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Ed Federico
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May 12, 2004

Landmark Kidney Study at Penn
Seeks Volunteers

Project Aims to Discover how Kidney Disease Affects the Heart

(Philadelphia, PA) – Researchers at the Hospital of the University of Pennsylvania are looking for volunteers to participate in the Chronic Renal Insufficiency Cohort (CRIC) study. The landmark project is being led by Raymond Townsend, MD, Associate Professor of Medicine. The multi-site, national study will try to gain a better understanding of kidney (renal) problems and their effects on the heart.

Volunteers should be 21 to 74 years old with modest impairment of kidney function (this is measured by a blood test called the ‘serum creatinine’ level), but not on dialysis, and must not have undergone a kidney transplant. Researchers will carefully monitor participants’ heart and kidney health for several years through an annual visit, which includes a physical exam, echocardiograms after 1 and 4 years, blood tests, and urine samples. Volunteers and their doctors will be provided with study results. All tests are free of charge and there is modest compensation for participants’ involvement.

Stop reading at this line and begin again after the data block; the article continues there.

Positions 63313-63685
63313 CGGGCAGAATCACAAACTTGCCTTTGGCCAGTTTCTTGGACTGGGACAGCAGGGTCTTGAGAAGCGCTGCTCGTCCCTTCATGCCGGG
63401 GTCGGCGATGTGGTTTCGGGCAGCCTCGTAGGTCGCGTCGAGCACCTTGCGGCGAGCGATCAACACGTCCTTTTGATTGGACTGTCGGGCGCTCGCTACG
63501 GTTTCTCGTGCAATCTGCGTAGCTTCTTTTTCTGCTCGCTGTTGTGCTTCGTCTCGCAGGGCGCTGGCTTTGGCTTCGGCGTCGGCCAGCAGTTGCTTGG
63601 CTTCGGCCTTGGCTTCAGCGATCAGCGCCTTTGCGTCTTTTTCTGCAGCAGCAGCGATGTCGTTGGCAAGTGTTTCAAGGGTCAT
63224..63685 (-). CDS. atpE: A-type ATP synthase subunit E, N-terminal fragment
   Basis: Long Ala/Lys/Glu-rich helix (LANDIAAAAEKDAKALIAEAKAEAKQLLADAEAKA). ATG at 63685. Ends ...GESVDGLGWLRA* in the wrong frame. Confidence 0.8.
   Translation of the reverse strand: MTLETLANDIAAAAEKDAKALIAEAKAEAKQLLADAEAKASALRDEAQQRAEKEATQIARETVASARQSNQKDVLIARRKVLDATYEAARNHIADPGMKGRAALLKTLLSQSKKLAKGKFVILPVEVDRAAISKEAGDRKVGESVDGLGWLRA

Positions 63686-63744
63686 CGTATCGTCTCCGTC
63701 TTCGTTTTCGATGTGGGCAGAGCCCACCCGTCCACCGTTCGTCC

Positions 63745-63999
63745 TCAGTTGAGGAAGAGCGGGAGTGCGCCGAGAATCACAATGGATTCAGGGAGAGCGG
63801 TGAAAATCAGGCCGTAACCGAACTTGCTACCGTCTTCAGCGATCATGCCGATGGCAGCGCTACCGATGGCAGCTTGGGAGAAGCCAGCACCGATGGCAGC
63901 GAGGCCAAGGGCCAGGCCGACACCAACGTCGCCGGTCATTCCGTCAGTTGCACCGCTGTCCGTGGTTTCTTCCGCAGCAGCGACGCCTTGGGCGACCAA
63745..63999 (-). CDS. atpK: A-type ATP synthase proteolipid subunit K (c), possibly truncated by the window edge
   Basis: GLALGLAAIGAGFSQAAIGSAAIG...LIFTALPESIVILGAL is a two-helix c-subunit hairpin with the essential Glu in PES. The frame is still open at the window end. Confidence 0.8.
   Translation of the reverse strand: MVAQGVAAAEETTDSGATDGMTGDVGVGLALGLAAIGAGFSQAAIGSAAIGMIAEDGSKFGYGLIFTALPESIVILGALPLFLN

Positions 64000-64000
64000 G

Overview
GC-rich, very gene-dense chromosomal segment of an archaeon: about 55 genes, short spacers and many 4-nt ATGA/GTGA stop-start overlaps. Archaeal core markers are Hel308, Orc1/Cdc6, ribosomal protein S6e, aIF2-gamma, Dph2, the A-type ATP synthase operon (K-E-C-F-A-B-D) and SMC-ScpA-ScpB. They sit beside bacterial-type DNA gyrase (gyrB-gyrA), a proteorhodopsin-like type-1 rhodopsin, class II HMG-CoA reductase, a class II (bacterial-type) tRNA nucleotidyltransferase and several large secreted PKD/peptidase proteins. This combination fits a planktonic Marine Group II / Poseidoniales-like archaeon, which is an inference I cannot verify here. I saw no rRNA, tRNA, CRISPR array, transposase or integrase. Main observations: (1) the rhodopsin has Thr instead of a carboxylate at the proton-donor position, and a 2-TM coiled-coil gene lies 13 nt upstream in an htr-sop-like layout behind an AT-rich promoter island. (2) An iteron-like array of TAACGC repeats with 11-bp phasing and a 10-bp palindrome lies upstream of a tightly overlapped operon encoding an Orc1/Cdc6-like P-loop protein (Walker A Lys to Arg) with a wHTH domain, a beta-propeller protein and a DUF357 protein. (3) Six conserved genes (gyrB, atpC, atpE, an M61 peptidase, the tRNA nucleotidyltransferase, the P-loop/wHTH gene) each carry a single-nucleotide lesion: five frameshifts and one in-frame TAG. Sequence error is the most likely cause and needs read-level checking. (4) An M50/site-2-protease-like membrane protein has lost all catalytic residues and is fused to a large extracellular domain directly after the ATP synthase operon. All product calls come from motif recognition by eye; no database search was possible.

Researchers hope to recruit 3000 participants in the USA, with about 450 coming from Pennsylvania, New Jersey and Delaware. Completion of enrollment for the study is expected to take two years, finishing in December 2005, with subjects followed-up for 4 years. The study is sponsored by the National Institutes of Health (NIH), through the branch of the NIH known as the National Institute of Diabetes, Digestive and Kidney Diseases (NIDDK).

Anyone interested should call (215) 662-3636 or (215) 662-2962. The toll free number is 1-866-589-CRIC (2742). More information about the CRIC study can be obtained through the internet by going to www.cristudy.org or by contacting the research team through an email at CRIC@mail.med.upenn.edu.

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PENN Medicine is a $2.5 billion enterprise dedicated to the related missions of medical education, biomedical research, and high-quality patient care. PENN Medicine consists of the University of Pennsylvania School of Medicine (founded in 1765 as the nation’s first medical school) and the University of Pennsylvania Health System (created in 1993 as the nation’s first integrated academic health system).

Penn’s School of Medicine is ranked #2 in the nation for receipt of NIH research funds; and ranked #4 in the nation in U.S. News & World Report’s most recent ranking of top research-oriented medical schools. Supporting 1,400 fulltime faculty and 700 students, the School of Medicine is recognized worldwide for its superior education and training of the next generation of physician-scientists and leaders of academic medicine.

Penn Health System consists of four hospitals (including its flagship Hospital of the University of Pennsylvania, consistently rated one of the nation’s “Honor Roll” hospitals by U.S. News & World Report), a faculty practice plan, a primary-care provider network, three multispecialty satellite facilities, and home health care and hospice.


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